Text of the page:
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Prevalence of comedications and effect of potential drug-drug interactions in the Swiss HIV Cohort Study


Marzolini, C; Elzi, L; Gibbons, S; Weber, R; Fux, C; Furrer, H; Chave, J P; Cavassini, M; Bernasconi, E; Calmy, A; Vernazza, P; Khoo, S; Ledergerber, B; Back, D; Battegay, M (2010). Prevalence of comedications and effect of potential drug-drug interactions in the Swiss HIV Cohort Study. Antiviral Therapy, 15(3):413-423.

Abstract

BACKGROUND: Potential drug-drug interactions (PDDIs) might expand with new combination antiretroviral therapies (ART) and polypharmacy related to increasing age and comorbidities. We investigated the prevalence of comedications and PDDIs within a large HIV cohort, and their effect on ART efficacy and tolerability.

METHODS: All medications were prospectively recorded in 1,497 ART-treated patients and screened for PDDIs using a customized version of the Liverpool drug interactions database.

RESULTS: Overall, 68% (1,013/1,497) of patients had a comedication and 40% (599/1,497) had > or = 1 PDDI. Among patients with comedication, 2% (21/1,013) had red-flag interactions (contraindicated) and 59% (597/1,013) had orange-flag interactions (potential dose adjustment and/or close monitoring required). The latter involved mainly central nervous system drugs (49%), cardiovascular drugs (34%) and methadone (19%). In the multivariate analysis, factors associated with having a comedication were advanced age, female gender, obesity and HCV infection. Independent risk factors for PDDIs were regimens combining protease inhibitors and non-nucleoside reverse transcriptase inhibitors (odds ratio [OR] 3.06, 95% confidence interval [CI] 1.44-6.48), > or = 2 comedications (OR 1.89, 95% CI 1.32-2.70), current illicit drug use (OR 2.00, 95% CI 1.29-3.10) and patients with HCV infection (OR 1.74, 95% CI 1.19-2.56). Viral response was similar in patients with and without PDDIs (84.5% versus 86.4%; P=0.386). During follow-up, ART was modified in 134 patients with comedication regardless of the presence of PDDIs (P=0.524).

CONCLUSIONS: PDDIs increase with complex ART and comorbidities. No adverse effect was noted on ART efficacy or tolerability; however, most PDDIs affected comedication but were manageable through dose adjustment or monitoring.

BACKGROUND: Potential drug-drug interactions (PDDIs) might expand with new combination antiretroviral therapies (ART) and polypharmacy related to increasing age and comorbidities. We investigated the prevalence of comedications and PDDIs within a large HIV cohort, and their effect on ART efficacy and tolerability.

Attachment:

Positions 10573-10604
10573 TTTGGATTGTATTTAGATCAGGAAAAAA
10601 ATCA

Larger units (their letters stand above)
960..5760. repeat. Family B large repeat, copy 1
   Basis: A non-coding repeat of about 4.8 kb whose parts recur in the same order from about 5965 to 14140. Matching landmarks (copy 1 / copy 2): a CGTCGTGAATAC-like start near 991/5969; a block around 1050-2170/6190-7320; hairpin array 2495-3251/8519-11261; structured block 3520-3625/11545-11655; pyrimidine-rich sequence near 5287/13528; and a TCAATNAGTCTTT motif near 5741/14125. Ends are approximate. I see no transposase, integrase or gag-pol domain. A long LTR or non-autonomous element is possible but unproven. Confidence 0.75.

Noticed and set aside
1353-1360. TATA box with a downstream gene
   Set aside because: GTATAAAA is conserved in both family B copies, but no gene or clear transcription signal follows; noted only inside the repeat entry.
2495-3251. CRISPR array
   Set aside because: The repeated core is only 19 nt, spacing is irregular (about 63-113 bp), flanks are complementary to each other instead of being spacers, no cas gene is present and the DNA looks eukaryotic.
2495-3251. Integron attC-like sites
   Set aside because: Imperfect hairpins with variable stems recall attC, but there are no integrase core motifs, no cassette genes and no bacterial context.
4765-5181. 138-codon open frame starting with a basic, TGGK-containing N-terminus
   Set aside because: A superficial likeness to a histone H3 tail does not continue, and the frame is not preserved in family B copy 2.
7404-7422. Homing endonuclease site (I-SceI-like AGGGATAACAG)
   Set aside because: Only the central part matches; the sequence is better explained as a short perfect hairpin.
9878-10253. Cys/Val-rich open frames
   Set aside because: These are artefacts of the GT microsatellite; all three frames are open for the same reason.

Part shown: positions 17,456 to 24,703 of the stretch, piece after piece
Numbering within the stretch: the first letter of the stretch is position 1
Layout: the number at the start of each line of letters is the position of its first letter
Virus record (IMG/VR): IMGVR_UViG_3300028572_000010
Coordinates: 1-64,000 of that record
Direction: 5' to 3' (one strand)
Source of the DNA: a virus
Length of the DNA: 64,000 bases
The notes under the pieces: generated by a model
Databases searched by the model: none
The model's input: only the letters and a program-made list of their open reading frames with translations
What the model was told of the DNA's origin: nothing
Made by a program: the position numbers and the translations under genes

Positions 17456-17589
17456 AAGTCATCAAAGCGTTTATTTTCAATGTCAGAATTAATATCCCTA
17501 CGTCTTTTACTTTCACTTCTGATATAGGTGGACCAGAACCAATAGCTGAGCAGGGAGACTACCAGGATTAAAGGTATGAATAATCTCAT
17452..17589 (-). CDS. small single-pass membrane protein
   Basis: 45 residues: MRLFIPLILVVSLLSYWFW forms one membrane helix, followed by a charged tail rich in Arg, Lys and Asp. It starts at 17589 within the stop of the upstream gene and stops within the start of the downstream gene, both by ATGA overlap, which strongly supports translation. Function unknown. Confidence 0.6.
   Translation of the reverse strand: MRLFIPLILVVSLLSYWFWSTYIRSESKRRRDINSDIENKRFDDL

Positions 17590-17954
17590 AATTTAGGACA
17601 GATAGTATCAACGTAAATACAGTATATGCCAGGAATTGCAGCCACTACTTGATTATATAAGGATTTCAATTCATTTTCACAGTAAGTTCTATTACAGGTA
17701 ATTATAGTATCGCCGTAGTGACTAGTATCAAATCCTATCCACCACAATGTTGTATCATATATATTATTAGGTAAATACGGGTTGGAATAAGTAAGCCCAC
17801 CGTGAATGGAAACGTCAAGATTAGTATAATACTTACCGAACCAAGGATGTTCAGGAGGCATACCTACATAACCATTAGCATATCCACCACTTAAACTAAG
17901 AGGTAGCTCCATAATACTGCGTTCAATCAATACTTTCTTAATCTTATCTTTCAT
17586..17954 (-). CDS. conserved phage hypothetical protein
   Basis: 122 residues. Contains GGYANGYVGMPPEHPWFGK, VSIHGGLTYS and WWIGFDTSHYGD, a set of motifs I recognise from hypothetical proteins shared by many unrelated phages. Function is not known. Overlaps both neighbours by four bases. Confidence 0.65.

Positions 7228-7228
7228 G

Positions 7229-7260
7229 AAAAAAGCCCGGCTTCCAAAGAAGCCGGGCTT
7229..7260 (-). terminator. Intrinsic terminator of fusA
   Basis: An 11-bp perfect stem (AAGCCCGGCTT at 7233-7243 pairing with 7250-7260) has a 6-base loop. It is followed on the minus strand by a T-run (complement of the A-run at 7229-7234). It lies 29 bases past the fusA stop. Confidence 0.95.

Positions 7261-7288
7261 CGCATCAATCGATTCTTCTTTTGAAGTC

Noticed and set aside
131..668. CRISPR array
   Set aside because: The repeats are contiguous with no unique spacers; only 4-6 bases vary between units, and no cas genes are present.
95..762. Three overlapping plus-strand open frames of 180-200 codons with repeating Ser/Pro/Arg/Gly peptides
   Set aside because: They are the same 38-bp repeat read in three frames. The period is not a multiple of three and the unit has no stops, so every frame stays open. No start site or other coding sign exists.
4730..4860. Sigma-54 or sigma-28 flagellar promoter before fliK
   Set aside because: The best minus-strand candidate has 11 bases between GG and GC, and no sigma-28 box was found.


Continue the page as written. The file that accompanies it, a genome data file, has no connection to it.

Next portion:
METHODS: All medications were prospectively recorded in 1,497 ART-treated patients and screened for PDDIs using a customized version of the Liverpool drug interactions database.

RESULTS: Overall, 68% (1,013/1,497) of patients had a comedication and 40% (599/1,497) had > or = 1 PDDI. Among patients with comedication, 2% (21/1,013) had red-flag interactions (contraindicated) and 59% (597/1,013) had orange-flag interactions (potential dose adjustment and/or close monitoring required). The latter involved mainly central nervous system drugs (49%), cardiovascular drugs (34%) and methadone (19%). In the multivariate analysis, factors associated with having a comedication were advanced age, female gender, obesity and HCV infection. Independent risk factors for PDDIs were regimens combining protease inhibitors and non-nucleoside reverse transcriptase inhibitors (odds ratio [OR] 3.06, 95% confidence interval [CI] 1.44-6.48), > or = 2 comedications (OR 1.89, 95% CI 1.32-2.70), current illicit drug use (OR 2.00, 95% CI 1.29-3.10) and patients with HCV infection (OR 1.74, 95% CI 1.19-2.56). Viral response was similar in patients with and without PDDIs (84.5% versus 86.4%; P=0.386). During follow-up, ART was modified in 134 patients with comedication regardless of the presence of PDDIs (P=0.524).

CONCLUSIONS: PDDIs increase with complex ART and comorbidities. No adverse effect was noted on ART efficacy or tolerability; however, most PDDIs affected comedication but were manageable through dose adjustment or monitoring.

Citations

65 citations in Web of Science®
72 citations in Scopus®
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Additional indexing

Item Type:Journal Article, refereed, original work
Communities & Collections:04 Faculty of Medicine > University Hospital Zurich > Clinic for Infectious Diseases
Dewey Decimal Classification:610 Medicine & health
Language:English
Date:2010
Deposited On:16 Jan 2011 11:38
Last Modified:05 Apr 2016 14:29
Publisher:International Medical Press
ISSN:1359-6535
Free access at:Publisher DOI. An embargo period may apply.
Publisher DOI:https://doi.org/10.3851/IMP1540
PubMed ID:20516560

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